Director: José Padilha
Writers: Joshua Zetumer
Starring: Joel Kinnaman, Gary Oldman, Michael Keaton, Samuel L. Jackson
“Forget the machines. They want a product with a conscience. Something that knows what it feels like to be human. We gonna put a man inside a machine.”
To reboot a highly unique film which hasn’t aged badly requires a really special spin to be brought to the table, and make no mistake – Robocop 2014 is a reboot with a whole new identity. The plot and characters of the original have been almost entirely replaced while most of the iconic scenes (frequently referenced in pop culture) have been dropped altogether.
The decision to start from square 1 may seem like heresy to overweight men in their 30s but in order for the reboot to be at all worthwhile it is probably the most sensible choice.
The 1987 cult classic Robocop didn’t rely too heavily on special effects given that it was a simple riff on Dirty Harry except the campaign of vengeance was dished out by a Titanium clad robotic cop. Despite bursting with violence and memorable action scenes there is still some opportunity to use the magic of modern CGI up to 11 and offer a full throttle action blockbuster.
Instead director José Padilha has opted to follow Christopher Nolan’s success of ignoring the inherent silliness of his subject and using it to tell a more mature and realistic human story whilst tackling heavy political issues. Its a surprisingly ambitious approach for Robocop and an admirable move but one which doesn’t really pay off at all.
Alex Murphy is an ambitious and gung-ho young detective leading an undercover operation to bust wide open a narcotics gang. The play goes badly and Alex finds himself the target of angry mob bosses out for revenge. Its no great spoiler to reveal that Murphy is mortally wounded and ends up being donated by his easily manipulated wife to a military programme which specialises in advanced robotics and may be able to save his life and make him whole again.
So far so familiar…
Attempts to add depth to the concept switch focus to the awkward interactions between the reborn cop and his family, moral dilemmas faced by Gary Oldman’s scientist, and political tensions over the use of drones in homeland security.
The attempt to deliver a deeper story has much potential but falters on several levels, not least of which is the poor casting and inclusion of far too many unmemorable characters. Joel Kinnaman fails to make the role of Murphy anything special, coming across as little more than a dull every-man. The flat and unrealistically brief reaction Murphy has to his horrific situation is bizarre, especially considering he remains fully conscious and his old self (unlike the mind wiped reanimated Murphy in the original).
In stark contrast to the rest of the forgettable cast is Michael Keaton who turns up his unhinged wacky routine up to unbearable levels of irritation, turning the role of the central villain it something of a farce in an otherwise serious film.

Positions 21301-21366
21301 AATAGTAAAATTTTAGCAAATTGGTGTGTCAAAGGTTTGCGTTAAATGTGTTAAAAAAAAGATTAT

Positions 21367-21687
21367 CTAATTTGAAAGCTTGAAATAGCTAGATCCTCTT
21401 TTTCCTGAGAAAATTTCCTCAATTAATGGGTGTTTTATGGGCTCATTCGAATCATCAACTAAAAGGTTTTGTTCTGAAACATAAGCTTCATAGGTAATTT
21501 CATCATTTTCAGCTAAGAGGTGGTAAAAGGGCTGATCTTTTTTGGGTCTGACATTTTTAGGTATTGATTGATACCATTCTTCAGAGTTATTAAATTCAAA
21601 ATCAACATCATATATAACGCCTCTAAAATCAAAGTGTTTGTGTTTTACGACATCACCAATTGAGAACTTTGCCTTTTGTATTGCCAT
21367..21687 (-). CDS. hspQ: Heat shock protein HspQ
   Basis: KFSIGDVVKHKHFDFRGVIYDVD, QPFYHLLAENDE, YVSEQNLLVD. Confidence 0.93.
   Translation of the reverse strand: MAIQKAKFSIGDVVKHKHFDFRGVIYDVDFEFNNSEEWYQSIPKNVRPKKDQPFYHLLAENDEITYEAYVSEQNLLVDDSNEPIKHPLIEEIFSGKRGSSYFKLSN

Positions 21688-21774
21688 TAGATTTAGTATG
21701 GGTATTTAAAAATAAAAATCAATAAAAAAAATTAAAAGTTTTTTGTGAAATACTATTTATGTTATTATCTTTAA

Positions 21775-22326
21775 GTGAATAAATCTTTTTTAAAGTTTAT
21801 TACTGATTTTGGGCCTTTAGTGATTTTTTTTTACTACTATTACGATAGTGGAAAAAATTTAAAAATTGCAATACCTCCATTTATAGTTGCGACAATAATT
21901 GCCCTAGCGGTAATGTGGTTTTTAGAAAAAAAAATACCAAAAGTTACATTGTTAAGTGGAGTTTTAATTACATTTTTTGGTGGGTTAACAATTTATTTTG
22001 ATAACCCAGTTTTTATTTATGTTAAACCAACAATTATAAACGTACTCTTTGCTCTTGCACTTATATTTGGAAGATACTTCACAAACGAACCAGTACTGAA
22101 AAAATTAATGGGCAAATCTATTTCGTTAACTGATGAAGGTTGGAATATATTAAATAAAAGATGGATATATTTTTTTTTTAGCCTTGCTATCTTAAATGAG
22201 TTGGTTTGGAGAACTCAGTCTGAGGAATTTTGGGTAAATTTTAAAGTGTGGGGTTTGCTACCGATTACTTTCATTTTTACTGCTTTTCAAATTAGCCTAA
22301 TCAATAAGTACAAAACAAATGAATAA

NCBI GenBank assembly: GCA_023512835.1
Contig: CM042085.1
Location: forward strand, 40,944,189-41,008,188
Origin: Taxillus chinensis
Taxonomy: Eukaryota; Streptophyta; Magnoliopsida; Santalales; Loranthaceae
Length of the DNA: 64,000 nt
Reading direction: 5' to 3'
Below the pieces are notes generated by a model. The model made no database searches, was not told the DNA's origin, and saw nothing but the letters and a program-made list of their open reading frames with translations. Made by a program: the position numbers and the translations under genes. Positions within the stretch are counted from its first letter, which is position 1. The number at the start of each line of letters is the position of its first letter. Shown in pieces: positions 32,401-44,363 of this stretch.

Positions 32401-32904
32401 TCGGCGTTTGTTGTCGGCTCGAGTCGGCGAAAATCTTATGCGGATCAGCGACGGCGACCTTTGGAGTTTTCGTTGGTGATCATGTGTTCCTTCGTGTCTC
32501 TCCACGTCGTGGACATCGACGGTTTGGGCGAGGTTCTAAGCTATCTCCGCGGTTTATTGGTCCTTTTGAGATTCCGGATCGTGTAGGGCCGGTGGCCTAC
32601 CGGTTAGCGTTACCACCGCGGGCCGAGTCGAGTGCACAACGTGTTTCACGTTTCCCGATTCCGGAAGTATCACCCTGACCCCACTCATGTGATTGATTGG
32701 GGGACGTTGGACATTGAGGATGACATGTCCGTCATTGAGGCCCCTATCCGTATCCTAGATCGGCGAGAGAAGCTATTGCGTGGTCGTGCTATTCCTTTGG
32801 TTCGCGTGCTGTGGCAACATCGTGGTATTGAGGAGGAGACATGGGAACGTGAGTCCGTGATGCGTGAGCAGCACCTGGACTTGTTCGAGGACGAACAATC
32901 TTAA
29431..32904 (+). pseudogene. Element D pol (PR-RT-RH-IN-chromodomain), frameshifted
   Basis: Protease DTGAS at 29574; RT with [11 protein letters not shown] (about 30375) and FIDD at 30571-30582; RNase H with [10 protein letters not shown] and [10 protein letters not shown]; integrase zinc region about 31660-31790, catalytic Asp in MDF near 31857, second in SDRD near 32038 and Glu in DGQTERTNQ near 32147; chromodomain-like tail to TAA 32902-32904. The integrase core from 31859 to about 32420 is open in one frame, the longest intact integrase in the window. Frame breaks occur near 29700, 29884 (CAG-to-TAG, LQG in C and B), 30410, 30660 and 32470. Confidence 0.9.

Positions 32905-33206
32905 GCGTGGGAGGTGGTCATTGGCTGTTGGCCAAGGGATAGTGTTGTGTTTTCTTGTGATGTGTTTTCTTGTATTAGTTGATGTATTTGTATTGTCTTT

Samuel L Jackson pops up intermittently as a comical amalgamation of several Fox News personalities to add some satire to the role of the media in big US homeland political debates, and while seeming a little heavy handed, it is actually disturbingly true to the stage managed and overacted real life versions.
While not really going anywhere satisfying these tangents and meandering plot threads end up cluttering and slowing down what is essentially an action thriller.
The primary problem though is that the very frequent bouts of action are shockingly tame and heavily restricted by the 12A certificate. Rather than shooting peoples balls off at point blank range, stabbing them through the neck with a spike, or tricking opponents into a vat of toxic waste, this Robocop is happy to stay at a safe distance, pulling flash moves on his motorbike, and incapacitating obscured scumbags with stun shots. There are lots of neat camera angles and pounding music but no real punch to any of it. Even the climatic battle with ED209 turns out to be a heavily choreographed ballet dance more befitting a super hero than the methodical heavyweight destruction we should expect to be dished out from the lumbering Robocop.
This consistently lukewarm action is a massive disappointment given the pulsating and hard hitting favela shoot outs crafted by Padilha in the Elite Squad films, which presumably got him the gig in the first place.
The severe reduction in the role of the street gangster villians, each so memorable in the original, is a vital mistake which completely undermines Murphy’s essential personal campaign of revenge, which here lasts all of 10 minutes. Instead things quickly refocus on a bizarre one way rivalry with a completely pointless para military guy and a bunch of suits plotting their media campaign in a boardroom, all of which seems to have little relevance for Robo or us.
It is a small mercy that the always tedious exercise of packing reboots with nonsensical references and paraphrasing of the original are kept to a minimum and when they do happen they are not particularly forced or winked at to the camera. Incredibly “I’ll buy that for a dollar” is used only once, as are Murphy’s various catchphrases which are delivered in a perfectly reasonable context.
It would be tempting to try and defend Robocop 2014 as it does build and maintain its own personality and makes an ambitious attempt to add something more to what was a fairly straight forward Dirty Harry style concept to begin with. It is not altogether a disaster but what seemed like a pointless exercise to begin with manages to fail at the one thing it had a chance to improve upon – the action. A reasonably good looking but curiously boring film which offers little in the way of gripping story or excitement.